The iERG 2012 report
In their first 2012 report, the iERG make six recommendations for improving the effectiveness of the accoutnability framework developed by the Accoutnability Commission:
Strengthen the global governance framework for women’s and children’s health.
To maximise the impact of multiple initiatives in women’s and children’s health, and to ensure coordination and coherence in their implementation, we recommend that a more formal global governance (or guidance) framework for women’s and children’s health be established. At present, there is a governance gap that must be filled by a mechanism inclusive of partner countries, multilateral agencies, donors, non-governmental organisations, health professionals, researchers, foundations, and the private sector. We advocate a renewed effort to promote effective interaction and cooperation between all partners dedicated to improving women’s and children’s health.
Devise a global investment framework for women’s and children’s health.
The case for stronger accountability mechanisms to track resources for women’s and children’s health was one of the main conclusions of the Commission on Information and Accountability. But how will the needs for priority countries be fully costed and met? The likelihood is that a financing facility for women’s and children’s health will be established in the near future. The creation of a financing facility without a clearer idea of country needs and priorities would be a mistake. We recommend the creation of a global investment framework, taking account of national investments and allocations, to guide a more targeted and strategic approach to supporting women’s and children’s health. The success of the investment framework that exists for AIDS provides one possible model for doing so.
Set clearer country-specific strategic priorities for implementing the Global Strategy and test innovative mechanisms for delivering those priorities.
Priorities across the continuum of care need to be sharpened during the 3 years remaining until the MDG target date of 2015. We make recommendations for reproductive health (contraceptive information and services, sexual health, and safe abortion services); maternal health (skilled birth attendants, facility-based delivery, emergency obstetric care, and postpartum care); stillbirths (addressing the complications of childbirth, maternal infections and diseases, and maternal undernutrition); newborn health (addressing the complications of preterm birth); child health (targeting pneumonia, diarrhoea, and malaria); and adolescent health (sexuality education and universal access to reproductive health services). We also recommend innovative approaches to scaling up coverage through equity-focused initiatives, community mobilisation, integration of services (especially with AIDS programmes), using the mass media, and poverty alleviation (such as conditional cash transfer schemes).
Accelerate the uptake and evaluation of eHealth and mHealth technologies.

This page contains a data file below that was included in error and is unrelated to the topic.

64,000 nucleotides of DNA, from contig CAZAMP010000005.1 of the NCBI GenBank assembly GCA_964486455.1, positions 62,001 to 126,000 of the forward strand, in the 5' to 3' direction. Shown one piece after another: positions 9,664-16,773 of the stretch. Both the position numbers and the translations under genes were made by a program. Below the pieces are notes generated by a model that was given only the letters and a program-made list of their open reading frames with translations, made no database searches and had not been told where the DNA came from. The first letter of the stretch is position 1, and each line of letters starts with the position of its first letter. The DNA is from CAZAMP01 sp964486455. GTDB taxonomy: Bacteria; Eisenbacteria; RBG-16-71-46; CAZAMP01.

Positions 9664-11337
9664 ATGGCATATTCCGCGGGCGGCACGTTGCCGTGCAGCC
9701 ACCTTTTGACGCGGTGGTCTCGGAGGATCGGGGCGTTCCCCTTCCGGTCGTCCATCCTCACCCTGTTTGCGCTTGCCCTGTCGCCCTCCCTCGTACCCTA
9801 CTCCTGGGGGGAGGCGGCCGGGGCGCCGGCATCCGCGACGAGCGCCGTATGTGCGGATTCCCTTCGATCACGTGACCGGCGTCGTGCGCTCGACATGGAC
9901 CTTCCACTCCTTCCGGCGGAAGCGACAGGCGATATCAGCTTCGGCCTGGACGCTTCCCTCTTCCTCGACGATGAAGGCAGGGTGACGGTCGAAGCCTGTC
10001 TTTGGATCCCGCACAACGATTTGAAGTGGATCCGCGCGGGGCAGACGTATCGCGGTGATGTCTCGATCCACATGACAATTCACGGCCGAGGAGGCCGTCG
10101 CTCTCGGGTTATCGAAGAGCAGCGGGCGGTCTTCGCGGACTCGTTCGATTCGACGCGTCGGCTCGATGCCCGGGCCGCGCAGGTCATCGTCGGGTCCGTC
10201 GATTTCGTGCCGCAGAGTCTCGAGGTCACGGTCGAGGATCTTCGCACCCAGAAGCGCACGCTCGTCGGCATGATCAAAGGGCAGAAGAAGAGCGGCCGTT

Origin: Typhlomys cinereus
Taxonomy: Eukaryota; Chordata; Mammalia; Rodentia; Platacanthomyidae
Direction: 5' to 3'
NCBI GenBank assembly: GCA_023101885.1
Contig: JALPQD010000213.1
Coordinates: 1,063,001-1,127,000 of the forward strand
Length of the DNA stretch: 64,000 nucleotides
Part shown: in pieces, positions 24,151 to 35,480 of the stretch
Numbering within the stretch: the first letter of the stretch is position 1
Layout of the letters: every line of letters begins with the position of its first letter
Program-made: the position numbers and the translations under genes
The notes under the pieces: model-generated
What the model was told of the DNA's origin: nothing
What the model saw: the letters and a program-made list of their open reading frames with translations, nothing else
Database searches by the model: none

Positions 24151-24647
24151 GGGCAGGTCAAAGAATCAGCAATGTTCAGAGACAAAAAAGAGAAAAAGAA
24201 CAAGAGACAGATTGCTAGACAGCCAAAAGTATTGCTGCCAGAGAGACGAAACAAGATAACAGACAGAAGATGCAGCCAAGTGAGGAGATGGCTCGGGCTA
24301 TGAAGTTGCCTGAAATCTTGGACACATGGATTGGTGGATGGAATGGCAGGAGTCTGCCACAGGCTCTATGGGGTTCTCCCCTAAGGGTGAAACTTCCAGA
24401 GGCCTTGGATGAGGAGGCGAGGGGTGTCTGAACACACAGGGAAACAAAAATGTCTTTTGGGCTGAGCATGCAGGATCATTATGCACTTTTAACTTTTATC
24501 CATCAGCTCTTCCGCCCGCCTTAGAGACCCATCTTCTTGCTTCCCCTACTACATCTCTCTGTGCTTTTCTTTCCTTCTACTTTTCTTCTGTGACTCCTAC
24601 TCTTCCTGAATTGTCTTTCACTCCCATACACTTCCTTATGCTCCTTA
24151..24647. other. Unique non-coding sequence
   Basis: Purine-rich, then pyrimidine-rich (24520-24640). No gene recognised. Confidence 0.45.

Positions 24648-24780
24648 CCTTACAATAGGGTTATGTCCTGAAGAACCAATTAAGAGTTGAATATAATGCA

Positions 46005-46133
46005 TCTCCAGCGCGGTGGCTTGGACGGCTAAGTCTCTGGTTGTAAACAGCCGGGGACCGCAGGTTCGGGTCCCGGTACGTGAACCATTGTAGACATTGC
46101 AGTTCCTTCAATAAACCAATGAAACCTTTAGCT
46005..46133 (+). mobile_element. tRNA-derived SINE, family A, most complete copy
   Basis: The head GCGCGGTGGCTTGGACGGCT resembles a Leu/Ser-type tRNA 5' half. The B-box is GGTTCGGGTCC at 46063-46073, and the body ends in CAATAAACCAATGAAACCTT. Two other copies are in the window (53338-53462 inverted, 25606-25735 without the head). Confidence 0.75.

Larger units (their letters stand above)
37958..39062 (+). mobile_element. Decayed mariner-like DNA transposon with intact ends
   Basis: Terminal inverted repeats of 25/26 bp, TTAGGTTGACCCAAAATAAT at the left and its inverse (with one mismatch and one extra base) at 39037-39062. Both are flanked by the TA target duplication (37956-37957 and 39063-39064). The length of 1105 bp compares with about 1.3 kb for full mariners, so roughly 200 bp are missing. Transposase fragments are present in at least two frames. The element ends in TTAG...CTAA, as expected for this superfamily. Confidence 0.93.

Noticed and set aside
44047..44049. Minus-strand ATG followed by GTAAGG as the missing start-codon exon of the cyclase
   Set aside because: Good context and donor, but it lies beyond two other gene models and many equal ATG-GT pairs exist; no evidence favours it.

The potential for digital technology to accelerate improvements in women’s and children’s health is great—notably, in supporting country civil registration and vital statistics systems. Although eHealth and mHealth have generated much attention, the evidence on which to base decisions about implementation and scale up are weak or nonexistent. We urge partners to assist countries with the development and implementation of national eHealth plans, to focus on sustainable long-term investments in eHealth, to encourage coordination between providers, and to support evaluation.
Strengthen human rights tools and frameworks to achieve better health and accountability for women and children.
Human-rights based approaches have a crucial, but neglected, part to play in the delivery of the Global Strategy. A human-rights based approach provides not only a goal but also a process to reach that goal. In 2011, the Committee on the Elimination of Discrimination against Women became the first UN human rights body to state that countries have an obligation to guarantee, and take responsibility for, women’s timely and non-discriminatory access to maternal health services. They wrote: “The right to health means the availability, accessibility, acceptability, and quality of health care, as well as tackling the underlying determinants of health. Women and children have the right to hold States accountable for the health care they provide”. This decision was an important turning point in strengthening accountability for women’s health. We recommend that human rights treaty bodies that interface with health routinely incorporate the health of women and children into their work.
Expand the commitment and capacity to evaluate initiatives for women’s and children’s health.
Evaluation is a key component of accountability. We recommend that partners accelerate their work to establish a global research network to support the Global Strategy. Without reliable evidence, openly and freely accessible, to inform what works for women and children (and what does not), results will fall short of expectations and resources will be wasted. We also urge research funders to invest more in women’s and children’s health. Research itself can be a powerful accountability tool. We see evaluation—the relentless pursuit of results—becoming one of the foundations of effective independent accountability.